MYTH: Existing current competence requirements are unnecessary.

REALITY: Sadly, there is ample data indicating we could and should do a better job to help our healthcare providers maintain and demonstrate their continuing competence!

The prevalence of medical errors and incorrect diagnoses documented by the National Academy of Medicine (formerly the Institute of Medicine) and others makes a compelling case for more effective continuing professional development and evaluation.

Malpractice suits, payouts and settlements combined with state licensing board disciplinary data indicate that at least some healthcare practitioners have inadequate knowledge, judgment or skills to provide safe and effective care.

Many if not most existing current competence programs for voluntary credentialing and licensing rely primarily and sometimes exclusively on mandated continuing education (CE) that is untargeted, classroom style, single session CE. Research shows this approach is less effective than programs that require demonstration of skills and knowledge.

Many if not most existing current competence programs miss the opportunity to improve practice and enhance patient safety because they don’t include testing and feedback to assist health care professionals improve their knowledge and skills.

MYTH: Continuing Education (CE) is all we need to keep healthcare professionals competent.

REALITY: Conventional CE is widely discredited as a surrogate for competence and does not change practitioner behaviors or improve patient outcomes.

 

Most CE is didactic and takes place in a conference classroom; adults learn better from interactive learning that allows them to practice a skill than from listening to a lecture.

Most CE is single-session, whereas adults learn better with multiple session CE, with multiple modalities and with reminders (follow-up email, newsletters, charts, etc.)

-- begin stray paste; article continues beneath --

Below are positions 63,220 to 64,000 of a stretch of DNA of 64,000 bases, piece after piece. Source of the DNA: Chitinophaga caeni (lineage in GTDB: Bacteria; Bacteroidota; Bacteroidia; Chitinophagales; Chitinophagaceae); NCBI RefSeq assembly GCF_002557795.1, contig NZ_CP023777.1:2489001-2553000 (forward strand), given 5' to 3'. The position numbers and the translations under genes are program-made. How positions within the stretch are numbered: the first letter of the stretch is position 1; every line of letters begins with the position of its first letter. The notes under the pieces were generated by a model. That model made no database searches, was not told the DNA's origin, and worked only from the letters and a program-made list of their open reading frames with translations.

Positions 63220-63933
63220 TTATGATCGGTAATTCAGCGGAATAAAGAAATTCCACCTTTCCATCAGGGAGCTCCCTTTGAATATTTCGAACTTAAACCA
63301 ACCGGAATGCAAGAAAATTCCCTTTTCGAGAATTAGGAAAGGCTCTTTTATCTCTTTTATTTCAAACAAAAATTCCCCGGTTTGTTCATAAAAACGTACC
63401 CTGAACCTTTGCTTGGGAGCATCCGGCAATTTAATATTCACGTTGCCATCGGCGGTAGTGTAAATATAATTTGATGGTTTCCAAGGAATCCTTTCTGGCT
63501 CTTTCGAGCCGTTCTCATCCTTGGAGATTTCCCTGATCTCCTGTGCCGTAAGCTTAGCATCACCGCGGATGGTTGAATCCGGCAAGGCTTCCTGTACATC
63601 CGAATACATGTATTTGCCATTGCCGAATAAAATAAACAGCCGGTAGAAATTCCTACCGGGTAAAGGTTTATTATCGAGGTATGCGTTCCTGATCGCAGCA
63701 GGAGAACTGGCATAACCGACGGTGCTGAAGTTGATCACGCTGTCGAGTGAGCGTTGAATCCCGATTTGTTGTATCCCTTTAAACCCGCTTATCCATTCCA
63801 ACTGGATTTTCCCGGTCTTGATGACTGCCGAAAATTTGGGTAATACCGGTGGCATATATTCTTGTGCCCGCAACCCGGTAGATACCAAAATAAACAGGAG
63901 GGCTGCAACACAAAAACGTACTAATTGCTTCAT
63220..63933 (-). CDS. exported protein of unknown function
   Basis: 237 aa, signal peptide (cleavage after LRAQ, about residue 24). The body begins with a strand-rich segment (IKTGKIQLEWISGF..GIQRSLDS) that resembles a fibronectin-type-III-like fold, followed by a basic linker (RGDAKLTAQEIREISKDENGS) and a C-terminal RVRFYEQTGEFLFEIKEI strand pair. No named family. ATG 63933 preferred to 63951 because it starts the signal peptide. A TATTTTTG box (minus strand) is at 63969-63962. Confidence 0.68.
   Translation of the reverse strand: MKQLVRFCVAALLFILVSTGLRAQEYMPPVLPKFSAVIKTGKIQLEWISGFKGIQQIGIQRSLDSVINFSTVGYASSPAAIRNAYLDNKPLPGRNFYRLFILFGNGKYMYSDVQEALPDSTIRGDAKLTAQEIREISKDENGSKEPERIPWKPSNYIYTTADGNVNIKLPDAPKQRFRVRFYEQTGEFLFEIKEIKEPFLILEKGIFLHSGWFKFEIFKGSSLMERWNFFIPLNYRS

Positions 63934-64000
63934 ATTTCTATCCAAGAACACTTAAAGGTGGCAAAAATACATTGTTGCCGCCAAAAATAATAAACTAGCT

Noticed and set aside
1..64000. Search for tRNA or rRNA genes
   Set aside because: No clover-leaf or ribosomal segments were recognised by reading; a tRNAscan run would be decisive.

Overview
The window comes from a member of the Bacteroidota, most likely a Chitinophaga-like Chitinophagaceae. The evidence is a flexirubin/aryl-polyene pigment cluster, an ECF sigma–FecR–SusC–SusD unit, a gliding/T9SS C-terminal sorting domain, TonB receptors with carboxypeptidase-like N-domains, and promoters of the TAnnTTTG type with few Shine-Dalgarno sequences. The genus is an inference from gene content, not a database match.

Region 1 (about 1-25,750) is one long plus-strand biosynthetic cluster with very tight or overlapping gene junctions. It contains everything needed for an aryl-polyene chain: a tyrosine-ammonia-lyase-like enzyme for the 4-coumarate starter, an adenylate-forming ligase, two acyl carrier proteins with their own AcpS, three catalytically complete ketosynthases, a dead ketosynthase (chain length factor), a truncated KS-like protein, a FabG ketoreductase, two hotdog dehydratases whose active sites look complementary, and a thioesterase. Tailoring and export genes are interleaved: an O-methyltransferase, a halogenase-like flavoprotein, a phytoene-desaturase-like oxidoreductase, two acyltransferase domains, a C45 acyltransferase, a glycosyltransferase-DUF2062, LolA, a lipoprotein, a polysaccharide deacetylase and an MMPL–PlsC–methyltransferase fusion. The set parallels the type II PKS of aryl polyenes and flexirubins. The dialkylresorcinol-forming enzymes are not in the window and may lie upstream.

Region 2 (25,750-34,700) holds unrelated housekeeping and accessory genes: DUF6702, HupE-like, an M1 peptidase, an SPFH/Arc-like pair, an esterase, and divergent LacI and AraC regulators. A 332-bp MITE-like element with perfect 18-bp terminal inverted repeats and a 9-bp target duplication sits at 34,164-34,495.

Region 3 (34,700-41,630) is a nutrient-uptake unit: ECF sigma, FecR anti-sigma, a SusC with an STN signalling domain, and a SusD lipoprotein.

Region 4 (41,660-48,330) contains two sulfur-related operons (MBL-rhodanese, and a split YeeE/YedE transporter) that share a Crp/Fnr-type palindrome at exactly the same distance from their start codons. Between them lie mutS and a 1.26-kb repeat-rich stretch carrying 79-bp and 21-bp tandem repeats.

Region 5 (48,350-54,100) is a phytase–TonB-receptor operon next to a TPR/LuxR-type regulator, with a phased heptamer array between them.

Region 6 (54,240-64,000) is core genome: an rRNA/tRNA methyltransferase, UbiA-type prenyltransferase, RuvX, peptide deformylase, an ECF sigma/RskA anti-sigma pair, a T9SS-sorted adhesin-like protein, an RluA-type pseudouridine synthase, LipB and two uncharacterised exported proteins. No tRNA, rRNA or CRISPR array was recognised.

Most CE isn’t chosen to address the learner’s knowledge and skill deficiencies identified by objective, third-party assessment

Not all CE includes an assessment to measure knowledge gained or practice improvements, validating that learning is taking place.

Many practitioners chose CE for its location, cost or convenience rather than the subject matter or quality of instruction

MYTH: Healthcare practitioners know what they need to learn – objective assessments are unnecessary.

REALITY: Practitioner self-assessment is shown to be inaccurate, especially for practitioners who are low in ability.

Data suggests that high-ability practitioners tend to underestimate their knowledge, while low-ability practitioners tend to over-estimate their knowledge. Overconfidence in one’s knowledge and ability is dangerous for consumers/patients.

MYTH: Testing doesn’t promote learning; it just generates anxiety and costs too much money.

REALITY: Modern day testing clearly promotes learning.

Feedback to test-takers can direct them to correct answers and additional study resources.

Testing indicates what an individual already knows and where new or remedial education should be concentrated.

Research shows that learning enhanced by testing is better and more durable than education alone.

The National Academy of Medicine (formerly the Institute of Medicine) has stated that periodic demonstration of knowledge, skills and judgment are critical to public safety.

MYTH: My patients know and trust me – there’s no need for some artificial recertification testing program.

REALITY: Consumers and patients expect that their healthcare practitioners are demonstrating their competence.

 Multiple consumer surveys show that consumers and patients expect that their healthcare practitioners are being tested or otherwise being required to demonstrate current competence on a regular basis.

Consumer surveys show most consumers and patients expect that their healthcare practitioners should be tested frequently (preferably every other year – no longer than every five years).

MYTH: Knowledge is permanent—there no need to retest practitioners on the same content.

REALITY: Knowledge deteriorates over time and/or can become obsolete.

General professional knowledge is known to deteriorate or decline steadily over the professional’s life.

Knowledge acquired quickly becomes obsolete as technology advances and new discoveries are made. Professional knowledge and skills require continuous updating and enhancement with the most current evidence that informs practice.